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In complex genomes, a surprising feature is the appearance of 'replication bubbles' (100-500bp) throughout an 'initiation zone' (5000-55000bp). This suggests that replication starts at many sites within an initiation zone. There is, however, evidence that most replication events in metazoan chromosomes begin at sites, which are not randomly chosen, but are specific sites within the larger initiation zone, which is defined by the presence of replication bubbles. There is also evidence that DNA synthesis occurs by the replication fork mechanism and nucleosome segregation is distributive (see Organization of Genetic Material 1.  Packaging of DNA as Nucleosomes in Eukaryotes). The most extensive analysis of mammalian DNA replication (upto 1992) has been carried out in a 300kbp region around the dhfr gene of Chinese Hamster Ovary (CHO) cells (dhfr = dihydrofolate reductase). In this 300kbp region, replication begins in three different initiation zones referred to as Ori-α, Ori-β, Ori-γ. In each of these initiation zones, the origin of replication is described as an Origin of Bidirectional Replication (OBR)' associated with several elements, which facilitate replication initiation (Fig. 26.25). The Ori-β, which is the most extensively studied zone in this region is flanked by two 'matrix attachment regions (MAR)'. The OBR within ori-β is flanked by (i) two Alu repeats, (ii) sequences associated with DNA amplification, (iii) autonomously replicating plasmid DNA, (iv) a segment of bent DNA, (v) sequences homologous to yeast ARS consensus sequence, (vi) binding sites for atleast four proteins involved in the initiation of DNA replication (RIP60, PUR, OCT1 and AP1; the last two are transcription factors). However, the mechanism involved in the initiation of DNA replication in these multicellular systems, still remains to be fully understood.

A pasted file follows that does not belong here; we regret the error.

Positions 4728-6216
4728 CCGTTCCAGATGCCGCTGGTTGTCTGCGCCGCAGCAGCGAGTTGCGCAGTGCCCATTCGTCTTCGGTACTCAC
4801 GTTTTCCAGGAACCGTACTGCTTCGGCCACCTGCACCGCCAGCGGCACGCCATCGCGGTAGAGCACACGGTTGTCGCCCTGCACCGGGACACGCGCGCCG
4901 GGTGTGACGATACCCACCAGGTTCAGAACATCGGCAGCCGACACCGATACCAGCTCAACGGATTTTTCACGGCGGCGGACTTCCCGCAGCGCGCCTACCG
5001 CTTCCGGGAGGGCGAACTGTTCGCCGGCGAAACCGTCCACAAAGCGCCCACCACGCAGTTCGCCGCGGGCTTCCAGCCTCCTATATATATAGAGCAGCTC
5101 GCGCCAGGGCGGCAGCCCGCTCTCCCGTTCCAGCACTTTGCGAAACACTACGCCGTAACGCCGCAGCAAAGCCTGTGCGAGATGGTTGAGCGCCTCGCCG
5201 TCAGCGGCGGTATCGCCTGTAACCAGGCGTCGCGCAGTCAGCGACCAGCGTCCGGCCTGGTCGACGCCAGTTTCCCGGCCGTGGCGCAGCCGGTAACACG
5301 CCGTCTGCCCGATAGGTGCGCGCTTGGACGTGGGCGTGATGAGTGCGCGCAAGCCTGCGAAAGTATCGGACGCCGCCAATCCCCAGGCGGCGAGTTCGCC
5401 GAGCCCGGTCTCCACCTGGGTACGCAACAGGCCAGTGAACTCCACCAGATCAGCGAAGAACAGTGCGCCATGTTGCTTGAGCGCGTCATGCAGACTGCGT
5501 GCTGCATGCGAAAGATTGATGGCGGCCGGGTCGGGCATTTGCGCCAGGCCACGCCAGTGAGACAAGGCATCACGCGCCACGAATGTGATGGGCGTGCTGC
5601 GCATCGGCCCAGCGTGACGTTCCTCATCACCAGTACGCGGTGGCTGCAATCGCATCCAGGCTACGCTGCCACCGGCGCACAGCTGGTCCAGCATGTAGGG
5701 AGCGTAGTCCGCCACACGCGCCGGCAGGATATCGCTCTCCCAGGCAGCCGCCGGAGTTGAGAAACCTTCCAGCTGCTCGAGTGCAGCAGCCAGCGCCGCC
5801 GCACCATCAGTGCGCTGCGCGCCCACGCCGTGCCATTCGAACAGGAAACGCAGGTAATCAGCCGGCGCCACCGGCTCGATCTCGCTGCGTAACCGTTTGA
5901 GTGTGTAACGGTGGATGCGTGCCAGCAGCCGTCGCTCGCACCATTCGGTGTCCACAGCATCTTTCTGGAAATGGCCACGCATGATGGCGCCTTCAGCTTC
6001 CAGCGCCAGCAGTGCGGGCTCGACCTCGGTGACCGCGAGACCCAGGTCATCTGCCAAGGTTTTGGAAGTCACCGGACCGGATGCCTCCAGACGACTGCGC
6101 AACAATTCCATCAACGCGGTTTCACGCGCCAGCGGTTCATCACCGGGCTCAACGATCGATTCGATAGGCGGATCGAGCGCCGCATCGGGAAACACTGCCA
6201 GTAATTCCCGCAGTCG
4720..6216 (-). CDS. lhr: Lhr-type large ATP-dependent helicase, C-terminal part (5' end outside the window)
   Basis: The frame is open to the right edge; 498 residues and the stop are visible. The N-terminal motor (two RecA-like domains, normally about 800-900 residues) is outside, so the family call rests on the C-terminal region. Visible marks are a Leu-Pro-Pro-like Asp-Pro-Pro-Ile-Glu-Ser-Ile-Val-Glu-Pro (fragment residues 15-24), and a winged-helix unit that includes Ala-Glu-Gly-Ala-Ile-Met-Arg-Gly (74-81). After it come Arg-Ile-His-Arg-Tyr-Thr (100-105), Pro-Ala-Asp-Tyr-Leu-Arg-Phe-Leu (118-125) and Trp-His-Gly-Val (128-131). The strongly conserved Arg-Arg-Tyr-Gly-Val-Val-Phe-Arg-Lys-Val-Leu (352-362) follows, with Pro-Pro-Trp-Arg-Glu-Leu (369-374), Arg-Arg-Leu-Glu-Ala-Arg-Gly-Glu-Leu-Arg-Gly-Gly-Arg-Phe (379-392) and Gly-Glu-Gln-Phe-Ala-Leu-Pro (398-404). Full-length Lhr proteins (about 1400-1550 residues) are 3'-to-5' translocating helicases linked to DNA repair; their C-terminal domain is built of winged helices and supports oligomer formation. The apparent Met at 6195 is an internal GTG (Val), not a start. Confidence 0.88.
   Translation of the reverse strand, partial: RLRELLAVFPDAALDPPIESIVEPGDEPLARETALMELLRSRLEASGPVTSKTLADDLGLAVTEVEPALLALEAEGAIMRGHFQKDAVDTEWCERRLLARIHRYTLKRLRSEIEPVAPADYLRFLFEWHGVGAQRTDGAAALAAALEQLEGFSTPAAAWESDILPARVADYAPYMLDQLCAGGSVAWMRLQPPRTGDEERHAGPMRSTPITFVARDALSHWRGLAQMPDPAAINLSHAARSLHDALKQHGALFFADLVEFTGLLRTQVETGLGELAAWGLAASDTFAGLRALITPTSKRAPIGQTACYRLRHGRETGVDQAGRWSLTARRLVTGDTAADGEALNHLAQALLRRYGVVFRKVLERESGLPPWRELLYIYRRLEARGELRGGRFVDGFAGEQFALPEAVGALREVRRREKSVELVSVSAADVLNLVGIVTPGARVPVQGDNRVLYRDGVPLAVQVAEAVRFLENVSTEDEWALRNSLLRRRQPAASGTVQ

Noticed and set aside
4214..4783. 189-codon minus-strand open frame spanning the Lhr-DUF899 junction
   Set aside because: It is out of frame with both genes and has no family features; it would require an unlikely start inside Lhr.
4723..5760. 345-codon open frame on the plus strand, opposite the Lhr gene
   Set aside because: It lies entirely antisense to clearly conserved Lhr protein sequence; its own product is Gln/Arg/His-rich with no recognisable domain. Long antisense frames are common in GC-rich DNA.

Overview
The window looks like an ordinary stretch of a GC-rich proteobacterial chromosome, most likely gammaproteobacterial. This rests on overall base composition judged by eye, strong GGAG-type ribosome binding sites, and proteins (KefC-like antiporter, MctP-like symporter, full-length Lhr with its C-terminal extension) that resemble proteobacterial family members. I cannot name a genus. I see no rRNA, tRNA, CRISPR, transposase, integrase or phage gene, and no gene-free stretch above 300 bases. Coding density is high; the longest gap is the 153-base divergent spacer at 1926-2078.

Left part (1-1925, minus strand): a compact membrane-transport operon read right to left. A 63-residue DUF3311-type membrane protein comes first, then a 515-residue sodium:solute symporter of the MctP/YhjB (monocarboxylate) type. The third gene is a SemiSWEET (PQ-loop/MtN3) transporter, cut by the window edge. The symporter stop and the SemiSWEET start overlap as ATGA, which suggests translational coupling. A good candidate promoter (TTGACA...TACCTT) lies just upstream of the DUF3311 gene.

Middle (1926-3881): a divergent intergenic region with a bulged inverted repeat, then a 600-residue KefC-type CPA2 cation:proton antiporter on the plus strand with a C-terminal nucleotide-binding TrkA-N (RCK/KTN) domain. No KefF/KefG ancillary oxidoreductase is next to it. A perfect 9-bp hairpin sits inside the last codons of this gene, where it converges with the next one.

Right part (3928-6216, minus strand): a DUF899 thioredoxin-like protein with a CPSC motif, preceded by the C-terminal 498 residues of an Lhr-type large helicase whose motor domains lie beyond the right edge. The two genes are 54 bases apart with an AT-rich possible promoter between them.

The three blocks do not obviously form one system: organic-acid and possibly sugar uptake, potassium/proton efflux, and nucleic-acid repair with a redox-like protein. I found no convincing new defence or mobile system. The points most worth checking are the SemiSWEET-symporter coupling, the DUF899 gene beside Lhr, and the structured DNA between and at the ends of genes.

Details of dhfr region (in a CHO cell line) with three initiation zones (ori-a, on'-p, on-y); lower figure shows details of ori-p (for details, see text).
Fig. 26.25. Details of dhfr region (in a CHO cell line) with three initiation zones (ori-a, on'-p, on-y); lower figure shows details of ori-p (for details, see text).